Environmental conditions for curing burley tobacco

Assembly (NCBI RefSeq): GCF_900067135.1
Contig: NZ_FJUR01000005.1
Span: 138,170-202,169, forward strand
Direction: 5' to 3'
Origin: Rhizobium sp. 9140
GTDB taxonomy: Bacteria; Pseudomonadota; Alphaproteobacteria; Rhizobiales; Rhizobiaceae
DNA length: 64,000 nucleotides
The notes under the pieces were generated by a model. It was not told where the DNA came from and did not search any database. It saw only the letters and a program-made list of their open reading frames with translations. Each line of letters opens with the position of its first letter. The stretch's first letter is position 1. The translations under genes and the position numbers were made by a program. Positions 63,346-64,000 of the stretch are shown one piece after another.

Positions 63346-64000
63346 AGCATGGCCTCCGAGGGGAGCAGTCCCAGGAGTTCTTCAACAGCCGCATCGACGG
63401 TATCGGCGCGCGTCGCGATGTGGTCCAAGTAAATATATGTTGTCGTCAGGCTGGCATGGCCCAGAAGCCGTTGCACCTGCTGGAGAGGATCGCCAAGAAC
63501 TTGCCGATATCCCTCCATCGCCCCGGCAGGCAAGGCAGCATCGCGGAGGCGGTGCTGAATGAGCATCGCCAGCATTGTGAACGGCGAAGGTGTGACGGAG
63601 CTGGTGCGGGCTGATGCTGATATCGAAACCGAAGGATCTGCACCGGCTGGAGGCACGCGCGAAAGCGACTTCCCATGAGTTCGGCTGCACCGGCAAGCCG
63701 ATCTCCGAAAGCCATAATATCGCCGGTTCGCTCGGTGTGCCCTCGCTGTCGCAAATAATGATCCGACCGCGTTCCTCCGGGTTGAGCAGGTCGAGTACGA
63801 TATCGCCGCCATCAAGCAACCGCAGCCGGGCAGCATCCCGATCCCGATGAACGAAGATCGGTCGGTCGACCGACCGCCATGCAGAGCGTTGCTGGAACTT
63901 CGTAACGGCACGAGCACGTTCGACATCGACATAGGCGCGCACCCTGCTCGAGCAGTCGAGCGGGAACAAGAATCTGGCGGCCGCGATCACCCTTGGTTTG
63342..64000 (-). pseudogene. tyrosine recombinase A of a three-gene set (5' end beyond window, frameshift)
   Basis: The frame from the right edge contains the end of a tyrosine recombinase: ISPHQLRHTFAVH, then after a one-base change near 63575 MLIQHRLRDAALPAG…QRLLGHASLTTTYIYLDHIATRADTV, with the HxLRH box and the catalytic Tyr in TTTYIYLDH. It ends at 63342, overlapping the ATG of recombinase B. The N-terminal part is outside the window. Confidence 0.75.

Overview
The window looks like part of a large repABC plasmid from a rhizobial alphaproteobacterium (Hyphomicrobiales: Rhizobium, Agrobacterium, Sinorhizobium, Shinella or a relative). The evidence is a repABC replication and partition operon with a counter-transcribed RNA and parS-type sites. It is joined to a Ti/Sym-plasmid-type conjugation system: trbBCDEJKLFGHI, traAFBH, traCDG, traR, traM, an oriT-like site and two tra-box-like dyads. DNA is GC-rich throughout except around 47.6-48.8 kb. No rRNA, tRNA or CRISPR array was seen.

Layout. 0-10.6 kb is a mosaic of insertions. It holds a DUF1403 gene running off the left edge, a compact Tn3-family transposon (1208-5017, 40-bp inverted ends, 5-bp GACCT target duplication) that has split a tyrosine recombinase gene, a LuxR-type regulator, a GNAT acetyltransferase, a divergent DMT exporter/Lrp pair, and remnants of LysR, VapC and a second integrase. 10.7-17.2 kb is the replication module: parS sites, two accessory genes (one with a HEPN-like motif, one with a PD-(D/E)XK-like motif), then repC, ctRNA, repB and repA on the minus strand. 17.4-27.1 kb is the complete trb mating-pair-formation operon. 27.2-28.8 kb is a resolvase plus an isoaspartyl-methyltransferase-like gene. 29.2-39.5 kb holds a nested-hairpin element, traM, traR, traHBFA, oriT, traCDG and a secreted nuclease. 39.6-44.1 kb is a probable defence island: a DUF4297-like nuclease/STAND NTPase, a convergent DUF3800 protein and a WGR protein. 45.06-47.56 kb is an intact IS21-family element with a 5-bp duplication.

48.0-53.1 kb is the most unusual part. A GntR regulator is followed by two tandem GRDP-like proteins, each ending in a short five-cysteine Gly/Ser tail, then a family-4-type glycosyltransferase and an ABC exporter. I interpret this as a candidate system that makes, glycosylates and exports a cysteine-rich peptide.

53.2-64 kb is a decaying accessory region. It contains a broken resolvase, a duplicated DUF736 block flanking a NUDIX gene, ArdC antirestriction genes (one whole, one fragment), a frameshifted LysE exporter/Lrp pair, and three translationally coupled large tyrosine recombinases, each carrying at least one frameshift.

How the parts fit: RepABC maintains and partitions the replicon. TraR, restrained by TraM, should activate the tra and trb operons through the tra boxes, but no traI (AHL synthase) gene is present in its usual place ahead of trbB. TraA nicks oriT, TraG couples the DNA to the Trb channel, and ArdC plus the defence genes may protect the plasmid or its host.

The objectives were to fit the exponential equation to observed weight loss vs time curves for burley tobacco during the cute, to establish the relative rate of weight loss for various components of the tobacco plant, and to determine the optimum drying rates for primed and stalk-cured burley tobacco, based on average support prices and chemical analyses of the leaves. The rate constant, k, is defined by the exponential equation (M-Mₑ)/ (Mₒ-Mₑ) =e-kt where M=moisture content, dry weight basis; Mₒ= initial moisture content; Mₑ= equilibrium moisture content; and t= time, hr. The value of k for the laminae, whole leaves, whole plants, midribs, and stalks were derived. The ratios of lamina k-values over component k-values were 1.00, 1.53, 2.76, 3.05, and 6.94, respectively, averaged over various environmental conditions. There was no direct connection between rate or weight loss and price per pound. However, the temperature and drying rate history did effect the price per pound and the total nitrogen and protein nitrogen levels. Samples which were cured in a conventional barn without environmental control showed a lower rate of curring and a lower support price than samples cured at a higher temperature with environmental control.